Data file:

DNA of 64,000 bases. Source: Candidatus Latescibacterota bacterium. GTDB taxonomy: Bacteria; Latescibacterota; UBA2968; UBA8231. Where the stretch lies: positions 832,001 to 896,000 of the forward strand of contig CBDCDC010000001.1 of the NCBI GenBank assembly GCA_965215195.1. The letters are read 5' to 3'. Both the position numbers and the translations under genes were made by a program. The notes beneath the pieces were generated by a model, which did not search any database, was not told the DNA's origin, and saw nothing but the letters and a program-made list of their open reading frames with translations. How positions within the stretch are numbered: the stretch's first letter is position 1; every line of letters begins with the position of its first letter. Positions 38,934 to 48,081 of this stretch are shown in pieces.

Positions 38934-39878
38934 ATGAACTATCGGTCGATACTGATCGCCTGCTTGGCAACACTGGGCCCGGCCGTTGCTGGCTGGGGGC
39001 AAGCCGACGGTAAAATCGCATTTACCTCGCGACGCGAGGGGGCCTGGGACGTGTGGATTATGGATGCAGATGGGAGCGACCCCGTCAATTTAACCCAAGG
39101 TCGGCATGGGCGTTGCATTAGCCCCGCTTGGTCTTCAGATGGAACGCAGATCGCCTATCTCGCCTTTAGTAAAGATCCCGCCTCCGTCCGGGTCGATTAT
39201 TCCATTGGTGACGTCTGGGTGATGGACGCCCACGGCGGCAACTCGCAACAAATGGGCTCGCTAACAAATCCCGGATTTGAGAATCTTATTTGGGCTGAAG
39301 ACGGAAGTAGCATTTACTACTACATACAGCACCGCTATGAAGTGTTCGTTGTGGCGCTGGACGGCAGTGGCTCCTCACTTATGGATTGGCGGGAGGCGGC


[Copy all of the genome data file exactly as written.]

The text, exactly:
DNA of 64,000 bases. Source: Candidatus Latescibacterota bacterium. GTDB taxonomy: Bacteria; Latescibacterota; UBA2968; UBA8231. Where the stretch lies: positions 832,001 to 896,000 of the forward strand of contig CBDCDC010000001.1 of the NCBI GenBank assembly GCA_965215195.1. The letters are read 5' to 3'. Both the position numbers and the translations under genes were made by a program. The notes beneath the pieces were generated by a model, which did not search any database, was not told the DNA's origin, and saw nothing but the letters and a program-made list of their open reading frames with translations. How positions within the stretch are numbered: the stretch's first letter is position 1; every line of letters begins with the position of its first letter. Positions 38,934 to 48,081 of this stretch are shown in pieces.

Positions 38934-39878
38934 ATGAACTATCGGTCGATACTGATCGCCTGCTTGGCAACACTGGGCCCGGCCGTTGCTGGCTGGGGGC
39001 AAGCCGACGGTAAAATCGCATTTACCTCGCGACGCGAGGGGGCCTGGGACGTGTGGATTATGGATGCAGATGGGAGCGACCCCGTCAATTTAACCCAAGG
39101 TCGGCATGGGCGTTGCATTAGCCCCGCTTGGTCTTCAGATGGAACGCAGATCGCCTATCTCGCCTTTAGTAAAGATCCCGCCTCCGTCCGGGTCGATTAT
39201 TCCATTGGTGACGTCTGGGTGATGGACGCCCACGGCGGCAACTCGCAACAAATGGGCTCGCTAACAAATCCCGGATTTGAGAATCTTATTTGGGCTGAAG
39301 ACGGAAGTAGCATTTACTACTACATACAGCACCGCTATGAAGTGTTCGTTGTGGCGCTGGACGGCAGTGGCTCCTCACTTATGGATTGGCGGGAGGCGGC